The evolution of cancer treatment in the metro-east
It’s been a year since St. Elizabeth’s Hospital sold its half of the Cancer Treatment Center in Swansea to the Memorial Hospital network. Now St. E.’s is moving forward with plans to open its own radiation oncology clinic in O’Fallon.
The clinic will share a new building with Cancer Care Specialists of Illinois, a medical oncology physicians group. This will allow cancer patients to get radiation, chemotherapy and imaging services all in one place.
“We estimate that almost half of the patients in our area receive cancer treatment across the river,” said St. Elizabeth’s President and CEO Patti Fischer. “And especially with cancer patients, they can get debilitated and very sick. It’s so much better to receive treatment closer to home.”
The Illinois Health Facilities and Services Review Board recently approved plans for the new radiation oncology clinic, which hasn’t yet been named. The target opening date is January 2020.
That is around the same time Memorial Network expects to open a new medical office building on its Memorial Hospital East campus in Shiloh that will house an Illinois branch of Siteman Cancer Center.
St. Elizabeth’s will lease nearly 12,000 square feet in a new 30,000-square-foot building at 301 Regency Park Drive, just west of the hospital, for the radiation oncology clinic. The building will be constructed and owned by Green Mount Enterprises, a development company formed by Cancer Care Specialists.
“It will encompass all the technologies and services a cancer patient needs,” said Dr. Mark Walshauser, a medical oncologist with Cancer Care Specialists, president of Green Mount Enterprises and a member of the hospital’s Cancer Committee.
The clinic will have a linear accelerator and CT simulator and offer intensity modulated radiation therapy, image-guided radiation therapy, stereotactic radiosurgery and stereotactic body radiotherapy. The medical oncology practice space will contain a large chemotherapy infusion suite.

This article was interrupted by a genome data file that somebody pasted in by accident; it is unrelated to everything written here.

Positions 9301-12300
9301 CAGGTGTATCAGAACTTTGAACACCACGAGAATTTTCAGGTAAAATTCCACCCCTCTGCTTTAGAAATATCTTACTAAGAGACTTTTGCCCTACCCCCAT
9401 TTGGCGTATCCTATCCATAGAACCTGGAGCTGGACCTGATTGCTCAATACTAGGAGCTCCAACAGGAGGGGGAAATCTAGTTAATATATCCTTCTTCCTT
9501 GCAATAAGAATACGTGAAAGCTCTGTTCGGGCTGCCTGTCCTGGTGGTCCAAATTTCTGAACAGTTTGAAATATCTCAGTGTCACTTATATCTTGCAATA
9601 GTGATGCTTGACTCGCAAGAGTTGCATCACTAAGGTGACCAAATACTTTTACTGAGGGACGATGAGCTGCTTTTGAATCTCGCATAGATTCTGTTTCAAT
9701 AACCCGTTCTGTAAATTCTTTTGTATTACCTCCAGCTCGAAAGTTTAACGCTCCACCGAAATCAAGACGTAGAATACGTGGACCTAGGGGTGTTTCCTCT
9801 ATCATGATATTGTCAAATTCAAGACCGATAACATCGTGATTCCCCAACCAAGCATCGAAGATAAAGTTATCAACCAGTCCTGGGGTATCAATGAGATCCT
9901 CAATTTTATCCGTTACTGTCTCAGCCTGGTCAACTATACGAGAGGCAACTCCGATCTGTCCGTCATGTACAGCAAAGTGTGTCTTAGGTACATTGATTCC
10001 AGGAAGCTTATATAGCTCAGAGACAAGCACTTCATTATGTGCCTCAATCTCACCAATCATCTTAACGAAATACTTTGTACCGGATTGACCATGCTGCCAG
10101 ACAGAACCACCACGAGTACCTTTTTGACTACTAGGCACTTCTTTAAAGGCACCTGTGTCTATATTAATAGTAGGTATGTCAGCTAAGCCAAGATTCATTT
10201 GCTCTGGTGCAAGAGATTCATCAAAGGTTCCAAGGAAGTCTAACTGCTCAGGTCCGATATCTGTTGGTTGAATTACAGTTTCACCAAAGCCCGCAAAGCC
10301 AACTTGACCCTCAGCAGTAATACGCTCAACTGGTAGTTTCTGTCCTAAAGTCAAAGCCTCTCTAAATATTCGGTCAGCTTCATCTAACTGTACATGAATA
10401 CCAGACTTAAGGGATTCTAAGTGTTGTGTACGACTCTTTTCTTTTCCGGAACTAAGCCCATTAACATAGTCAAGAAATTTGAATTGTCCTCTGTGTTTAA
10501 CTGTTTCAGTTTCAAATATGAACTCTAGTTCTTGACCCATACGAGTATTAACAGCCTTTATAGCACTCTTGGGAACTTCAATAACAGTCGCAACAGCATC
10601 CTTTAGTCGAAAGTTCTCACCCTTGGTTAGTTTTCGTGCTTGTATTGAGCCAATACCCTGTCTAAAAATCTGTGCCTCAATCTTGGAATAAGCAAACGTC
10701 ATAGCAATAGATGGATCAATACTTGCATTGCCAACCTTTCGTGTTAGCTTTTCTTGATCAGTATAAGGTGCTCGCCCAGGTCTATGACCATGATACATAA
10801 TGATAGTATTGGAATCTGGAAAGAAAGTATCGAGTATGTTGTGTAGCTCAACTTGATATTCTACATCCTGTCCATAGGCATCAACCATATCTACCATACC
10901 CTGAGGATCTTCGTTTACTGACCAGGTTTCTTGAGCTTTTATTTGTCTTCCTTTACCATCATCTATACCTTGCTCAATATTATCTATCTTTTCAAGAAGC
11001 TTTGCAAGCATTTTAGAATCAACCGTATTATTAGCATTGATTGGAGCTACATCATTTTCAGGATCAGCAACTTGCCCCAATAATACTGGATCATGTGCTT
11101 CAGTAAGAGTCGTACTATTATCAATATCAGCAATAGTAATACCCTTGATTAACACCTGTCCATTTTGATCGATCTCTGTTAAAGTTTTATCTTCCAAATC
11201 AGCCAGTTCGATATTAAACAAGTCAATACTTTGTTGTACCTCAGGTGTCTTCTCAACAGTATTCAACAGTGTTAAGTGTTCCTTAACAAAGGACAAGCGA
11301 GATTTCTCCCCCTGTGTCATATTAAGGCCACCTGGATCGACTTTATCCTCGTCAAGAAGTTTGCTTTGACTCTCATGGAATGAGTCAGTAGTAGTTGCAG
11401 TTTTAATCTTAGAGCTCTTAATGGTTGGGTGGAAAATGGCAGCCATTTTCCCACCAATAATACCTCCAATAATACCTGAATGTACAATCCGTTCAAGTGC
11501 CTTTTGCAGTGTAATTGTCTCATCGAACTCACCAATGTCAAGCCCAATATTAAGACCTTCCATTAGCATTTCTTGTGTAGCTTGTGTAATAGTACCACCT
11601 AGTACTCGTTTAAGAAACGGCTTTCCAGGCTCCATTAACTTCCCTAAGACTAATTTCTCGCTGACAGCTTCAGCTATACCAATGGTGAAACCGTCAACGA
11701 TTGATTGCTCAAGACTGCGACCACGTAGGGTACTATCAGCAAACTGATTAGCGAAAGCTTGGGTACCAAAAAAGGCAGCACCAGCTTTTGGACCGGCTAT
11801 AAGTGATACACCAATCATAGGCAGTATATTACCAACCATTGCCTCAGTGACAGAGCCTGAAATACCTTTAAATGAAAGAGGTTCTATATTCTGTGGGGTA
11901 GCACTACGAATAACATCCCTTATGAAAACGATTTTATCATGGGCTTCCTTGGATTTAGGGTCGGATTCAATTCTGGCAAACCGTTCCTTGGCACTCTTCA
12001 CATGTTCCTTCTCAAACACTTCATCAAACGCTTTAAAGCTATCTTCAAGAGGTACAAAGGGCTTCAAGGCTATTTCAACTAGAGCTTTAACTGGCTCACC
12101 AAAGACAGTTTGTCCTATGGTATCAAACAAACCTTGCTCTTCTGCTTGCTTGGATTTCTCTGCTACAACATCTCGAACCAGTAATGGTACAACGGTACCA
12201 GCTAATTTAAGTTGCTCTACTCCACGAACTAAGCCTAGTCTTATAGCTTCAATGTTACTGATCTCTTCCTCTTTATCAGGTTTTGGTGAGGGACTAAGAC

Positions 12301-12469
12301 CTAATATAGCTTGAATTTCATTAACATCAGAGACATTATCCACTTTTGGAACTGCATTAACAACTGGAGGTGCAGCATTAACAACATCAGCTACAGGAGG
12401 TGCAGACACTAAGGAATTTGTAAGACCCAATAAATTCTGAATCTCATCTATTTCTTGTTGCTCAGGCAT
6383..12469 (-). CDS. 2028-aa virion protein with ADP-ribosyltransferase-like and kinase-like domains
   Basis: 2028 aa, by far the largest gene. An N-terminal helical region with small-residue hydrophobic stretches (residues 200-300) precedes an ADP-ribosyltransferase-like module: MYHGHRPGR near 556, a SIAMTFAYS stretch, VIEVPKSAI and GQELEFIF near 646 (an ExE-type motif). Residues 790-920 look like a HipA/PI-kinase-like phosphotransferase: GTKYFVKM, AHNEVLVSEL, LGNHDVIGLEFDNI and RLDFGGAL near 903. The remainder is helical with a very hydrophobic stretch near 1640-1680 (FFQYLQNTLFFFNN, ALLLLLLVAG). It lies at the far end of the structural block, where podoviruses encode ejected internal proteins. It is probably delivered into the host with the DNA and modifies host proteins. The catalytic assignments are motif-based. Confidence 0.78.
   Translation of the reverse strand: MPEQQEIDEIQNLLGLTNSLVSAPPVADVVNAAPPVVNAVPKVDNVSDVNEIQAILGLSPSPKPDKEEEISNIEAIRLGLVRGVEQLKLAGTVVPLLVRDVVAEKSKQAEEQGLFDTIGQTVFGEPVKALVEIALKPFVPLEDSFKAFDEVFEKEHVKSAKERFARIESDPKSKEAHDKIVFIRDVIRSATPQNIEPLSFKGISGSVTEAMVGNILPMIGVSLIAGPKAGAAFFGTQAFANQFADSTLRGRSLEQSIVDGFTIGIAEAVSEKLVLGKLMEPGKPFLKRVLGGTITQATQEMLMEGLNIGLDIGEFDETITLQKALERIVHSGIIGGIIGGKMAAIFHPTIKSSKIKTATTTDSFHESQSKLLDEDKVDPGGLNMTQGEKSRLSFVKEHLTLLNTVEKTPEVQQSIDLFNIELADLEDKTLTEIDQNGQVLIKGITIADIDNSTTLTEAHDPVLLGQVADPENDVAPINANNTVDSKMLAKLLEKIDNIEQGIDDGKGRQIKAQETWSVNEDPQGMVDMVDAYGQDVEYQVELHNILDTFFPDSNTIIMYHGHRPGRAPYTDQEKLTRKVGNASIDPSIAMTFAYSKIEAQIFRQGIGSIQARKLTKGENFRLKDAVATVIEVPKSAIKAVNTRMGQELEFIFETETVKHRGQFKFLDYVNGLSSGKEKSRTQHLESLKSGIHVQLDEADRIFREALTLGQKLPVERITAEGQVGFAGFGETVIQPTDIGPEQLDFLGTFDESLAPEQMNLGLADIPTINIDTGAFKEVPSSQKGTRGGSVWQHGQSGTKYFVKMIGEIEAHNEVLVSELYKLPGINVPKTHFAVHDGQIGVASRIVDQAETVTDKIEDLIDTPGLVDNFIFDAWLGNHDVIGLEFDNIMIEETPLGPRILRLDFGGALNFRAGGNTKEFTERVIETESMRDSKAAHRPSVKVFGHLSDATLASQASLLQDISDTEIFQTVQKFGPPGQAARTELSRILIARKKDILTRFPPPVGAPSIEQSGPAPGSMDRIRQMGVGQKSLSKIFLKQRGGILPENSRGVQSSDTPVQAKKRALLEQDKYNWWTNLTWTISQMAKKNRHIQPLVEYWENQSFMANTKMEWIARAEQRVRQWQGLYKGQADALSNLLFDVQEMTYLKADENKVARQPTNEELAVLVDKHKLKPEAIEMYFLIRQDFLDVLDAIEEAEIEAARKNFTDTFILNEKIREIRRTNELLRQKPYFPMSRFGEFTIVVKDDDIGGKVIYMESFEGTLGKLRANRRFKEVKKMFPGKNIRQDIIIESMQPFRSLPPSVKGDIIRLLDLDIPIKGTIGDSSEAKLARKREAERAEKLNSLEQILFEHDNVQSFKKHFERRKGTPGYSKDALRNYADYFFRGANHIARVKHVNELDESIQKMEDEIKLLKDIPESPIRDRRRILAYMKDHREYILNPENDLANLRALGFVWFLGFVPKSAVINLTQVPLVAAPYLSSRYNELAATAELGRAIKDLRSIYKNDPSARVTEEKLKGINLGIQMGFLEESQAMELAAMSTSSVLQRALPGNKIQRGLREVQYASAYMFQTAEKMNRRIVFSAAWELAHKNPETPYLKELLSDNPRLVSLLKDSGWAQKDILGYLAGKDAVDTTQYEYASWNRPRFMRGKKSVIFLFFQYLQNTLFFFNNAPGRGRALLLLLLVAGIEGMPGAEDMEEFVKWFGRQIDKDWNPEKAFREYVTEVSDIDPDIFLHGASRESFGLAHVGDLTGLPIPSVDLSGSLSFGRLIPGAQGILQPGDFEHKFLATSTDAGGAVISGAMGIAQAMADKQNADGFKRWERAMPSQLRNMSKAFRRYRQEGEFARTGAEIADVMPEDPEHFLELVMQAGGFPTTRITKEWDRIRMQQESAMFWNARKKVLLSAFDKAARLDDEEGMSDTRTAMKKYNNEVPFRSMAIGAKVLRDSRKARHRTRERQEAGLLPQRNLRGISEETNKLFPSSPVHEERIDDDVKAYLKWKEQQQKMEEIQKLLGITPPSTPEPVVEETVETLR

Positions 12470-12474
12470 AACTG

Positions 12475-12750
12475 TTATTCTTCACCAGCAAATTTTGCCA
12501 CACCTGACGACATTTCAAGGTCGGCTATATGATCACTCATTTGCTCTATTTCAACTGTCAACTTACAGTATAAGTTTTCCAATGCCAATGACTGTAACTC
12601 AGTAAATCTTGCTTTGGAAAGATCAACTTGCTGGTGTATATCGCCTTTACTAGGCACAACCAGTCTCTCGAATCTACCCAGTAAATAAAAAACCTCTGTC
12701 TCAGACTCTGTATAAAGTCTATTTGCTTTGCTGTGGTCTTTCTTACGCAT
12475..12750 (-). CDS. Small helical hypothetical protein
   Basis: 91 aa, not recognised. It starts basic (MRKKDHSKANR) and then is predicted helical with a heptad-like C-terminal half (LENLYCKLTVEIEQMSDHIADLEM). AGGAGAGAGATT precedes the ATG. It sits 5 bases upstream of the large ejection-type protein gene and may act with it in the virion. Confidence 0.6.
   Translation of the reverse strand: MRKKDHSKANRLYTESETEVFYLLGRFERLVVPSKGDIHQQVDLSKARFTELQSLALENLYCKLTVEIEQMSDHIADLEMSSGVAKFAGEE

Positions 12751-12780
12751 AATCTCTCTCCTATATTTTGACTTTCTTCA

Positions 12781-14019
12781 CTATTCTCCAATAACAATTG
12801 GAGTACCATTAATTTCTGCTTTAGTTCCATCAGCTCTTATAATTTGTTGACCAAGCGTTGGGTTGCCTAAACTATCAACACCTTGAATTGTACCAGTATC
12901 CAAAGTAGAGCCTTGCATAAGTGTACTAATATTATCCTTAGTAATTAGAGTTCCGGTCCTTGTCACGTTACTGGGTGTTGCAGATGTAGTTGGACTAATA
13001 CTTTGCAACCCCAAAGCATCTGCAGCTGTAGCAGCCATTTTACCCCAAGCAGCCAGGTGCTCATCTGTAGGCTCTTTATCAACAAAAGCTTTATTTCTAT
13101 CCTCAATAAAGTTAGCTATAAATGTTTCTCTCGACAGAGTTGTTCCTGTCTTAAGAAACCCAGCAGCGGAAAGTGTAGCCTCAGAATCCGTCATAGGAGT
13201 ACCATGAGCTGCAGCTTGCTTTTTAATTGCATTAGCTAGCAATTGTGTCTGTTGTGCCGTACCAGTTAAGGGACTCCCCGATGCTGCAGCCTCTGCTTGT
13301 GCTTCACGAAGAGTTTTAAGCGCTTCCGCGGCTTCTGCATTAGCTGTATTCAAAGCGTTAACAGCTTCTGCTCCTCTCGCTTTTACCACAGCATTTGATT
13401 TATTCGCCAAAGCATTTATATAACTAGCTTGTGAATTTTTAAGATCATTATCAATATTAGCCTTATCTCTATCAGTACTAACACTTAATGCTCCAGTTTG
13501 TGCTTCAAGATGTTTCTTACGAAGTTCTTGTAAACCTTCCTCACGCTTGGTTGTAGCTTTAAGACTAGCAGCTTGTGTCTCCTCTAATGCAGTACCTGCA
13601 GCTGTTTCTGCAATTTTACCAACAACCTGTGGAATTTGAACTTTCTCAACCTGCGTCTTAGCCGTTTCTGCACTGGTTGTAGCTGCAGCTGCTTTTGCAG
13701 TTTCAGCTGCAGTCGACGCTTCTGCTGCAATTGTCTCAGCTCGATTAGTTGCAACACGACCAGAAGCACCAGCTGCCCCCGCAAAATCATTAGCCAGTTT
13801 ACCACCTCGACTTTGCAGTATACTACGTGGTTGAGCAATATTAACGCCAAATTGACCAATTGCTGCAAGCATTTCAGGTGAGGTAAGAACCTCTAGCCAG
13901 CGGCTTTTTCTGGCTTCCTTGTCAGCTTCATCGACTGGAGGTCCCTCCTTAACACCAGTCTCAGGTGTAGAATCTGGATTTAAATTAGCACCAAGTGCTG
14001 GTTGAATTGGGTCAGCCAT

Other services at the St. Elizabeth’s clinic will include genetic counseling, cancer screenings, wellness programs, cancer prevention education and clinical trials through the National Cancer Institute, University of Chicago and National Surgical Adjuvant Breast and Bowel Project.
“To have it all in one place will be a godsend,” said Mary Ellen Akridge, 70, of Troy, a retired schoolteacher whose husband, Don, has been undergoing treatment for esophageal cancer for four years.
Don Akridge, 70, a retired machinist foreman, had 188 doctor’s appointments at multiple locations last year, which proved exhausting for the couple. Dr. Walshauser is his medical oncologist.
Cancer Care Specialists was founded in Decatur in 1984. It now has locations in Effingham, Centralia and Swansea. The Swansea office will close when the new building in O’Fallon opens.
St. Elizabeth’s will invest more than $17 million in the radiation oncology clinic, according to its Illinois Health Facilities and Services Review Board application.
“The applicants considered owning and developing a medical office building themselves but rejected this alternative because the added cost would increase financial risk, the applicants did not desire to be a landlord of the building and did not want to be responsible for the space it was not occupying,” the application states.
Fischer estimates that the hospital and physicians group will employ 25 to 30 people at the new cancer center, in addition to doctors.
St. Elizabeth’s moved out of Belleville and opened its new O’Fallon hospital in November of 2017.
A month later, St. Elizabeth’s sold its half of the Cancer Treatment Center, a radiation oncology clinic in Swansea, to Memorial Network. By that time, the latter already had opened Memorial Hospital East in Shiloh.
Memorial Network began turning the Cancer Treatment Center into a branch of Siteman Cancer Center, which is affiliated with Washington University School of Medicine. Its physicians group brought in a medical oncology practice called Illinois Oncology before the official change took place in August.